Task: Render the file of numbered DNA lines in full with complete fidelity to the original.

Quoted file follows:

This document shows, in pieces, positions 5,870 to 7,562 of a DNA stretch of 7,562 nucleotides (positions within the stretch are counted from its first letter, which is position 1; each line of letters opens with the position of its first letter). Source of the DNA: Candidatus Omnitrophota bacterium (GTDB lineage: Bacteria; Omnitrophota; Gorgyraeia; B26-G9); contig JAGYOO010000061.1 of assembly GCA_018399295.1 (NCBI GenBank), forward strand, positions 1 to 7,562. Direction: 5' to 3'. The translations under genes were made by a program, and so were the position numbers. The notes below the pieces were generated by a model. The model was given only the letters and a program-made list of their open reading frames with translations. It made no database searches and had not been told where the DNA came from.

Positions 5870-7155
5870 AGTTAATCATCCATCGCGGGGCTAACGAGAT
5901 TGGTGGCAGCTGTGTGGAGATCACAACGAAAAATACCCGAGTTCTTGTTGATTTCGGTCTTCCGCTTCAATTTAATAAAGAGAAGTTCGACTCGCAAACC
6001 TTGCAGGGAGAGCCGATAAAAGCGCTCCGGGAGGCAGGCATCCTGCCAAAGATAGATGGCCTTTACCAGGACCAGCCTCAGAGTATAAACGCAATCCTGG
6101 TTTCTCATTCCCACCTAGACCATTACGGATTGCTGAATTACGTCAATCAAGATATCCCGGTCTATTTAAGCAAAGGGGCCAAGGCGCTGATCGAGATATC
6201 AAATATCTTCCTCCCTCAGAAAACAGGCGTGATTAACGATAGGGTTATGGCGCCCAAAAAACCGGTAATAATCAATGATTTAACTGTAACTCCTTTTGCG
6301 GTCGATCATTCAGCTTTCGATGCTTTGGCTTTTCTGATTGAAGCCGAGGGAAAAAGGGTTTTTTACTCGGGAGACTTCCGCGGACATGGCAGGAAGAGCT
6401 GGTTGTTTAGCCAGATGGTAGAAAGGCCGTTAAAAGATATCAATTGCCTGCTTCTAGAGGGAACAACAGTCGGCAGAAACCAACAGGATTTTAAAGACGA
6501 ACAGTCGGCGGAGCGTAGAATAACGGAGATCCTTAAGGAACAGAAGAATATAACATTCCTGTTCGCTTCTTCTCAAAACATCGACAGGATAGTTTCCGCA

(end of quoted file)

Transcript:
This document shows, in pieces, positions 5,870 to 7,562 of a DNA stretch of 7,562 nucleotides (positions within the stretch are counted from its first letter, which is position 1; each line of letters opens with the position of its first letter). Source of the DNA: Candidatus Omnitrophota bacterium (GTDB lineage: Bacteria; Omnitrophota; Gorgyraeia; B26-G9); contig JAGYOO010000061.1 of assembly GCA_018399295.1 (NCBI GenBank), forward strand, positions 1 to 7,562. Direction: 5' to 3'. The translations under genes were made by a program, and so were the position numbers. The notes below the pieces were generated by a model. The model was given only the letters and a program-made list of their open reading frames with translations. It made no database searches and had not been told where the DNA came from.

Positions 5870-7155
5870 AGTTAATCATCCATCGCGGGGCTAACGAGAT
5901 TGGTGGCAGCTGTGTGGAGATCACAACGAAAAATACCCGAGTTCTTGTTGATTTCGGTCTTCCGCTTCAATTTAATAAAGAGAAGTTCGACTCGCAAACC
6001 TTGCAGGGAGAGCCGATAAAAGCGCTCCGGGAGGCAGGCATCCTGCCAAAGATAGATGGCCTTTACCAGGACCAGCCTCAGAGTATAAACGCAATCCTGG
6101 TTTCTCATTCCCACCTAGACCATTACGGATTGCTGAATTACGTCAATCAAGATATCCCGGTCTATTTAAGCAAAGGGGCCAAGGCGCTGATCGAGATATC
6201 AAATATCTTCCTCCCTCAGAAAACAGGCGTGATTAACGATAGGGTTATGGCGCCCAAAAAACCGGTAATAATCAATGATTTAACTGTAACTCCTTTTGCG
6301 GTCGATCATTCAGCTTTCGATGCTTTGGCTTTTCTGATTGAAGCCGAGGGAAAAAGGGTTTTTTACTCGGGAGACTTCCGCGGACATGGCAGGAAGAGCT
6401 GGTTGTTTAGCCAGATGGTAGAAAGGCCGTTAAAAGATATCAATTGCCTGCTTCTAGAGGGAACAACAGTCGGCAGAAACCAACAGGATTTTAAAGACGA
6501 ACAGTCGGCGGAGCGTAGAATAACGGAGATCCTTAAGGAACAGAAGAATATAACATTCCTGTTCGCTTCTTCTCAAAACATCGACAGGATAGTTTCCGCA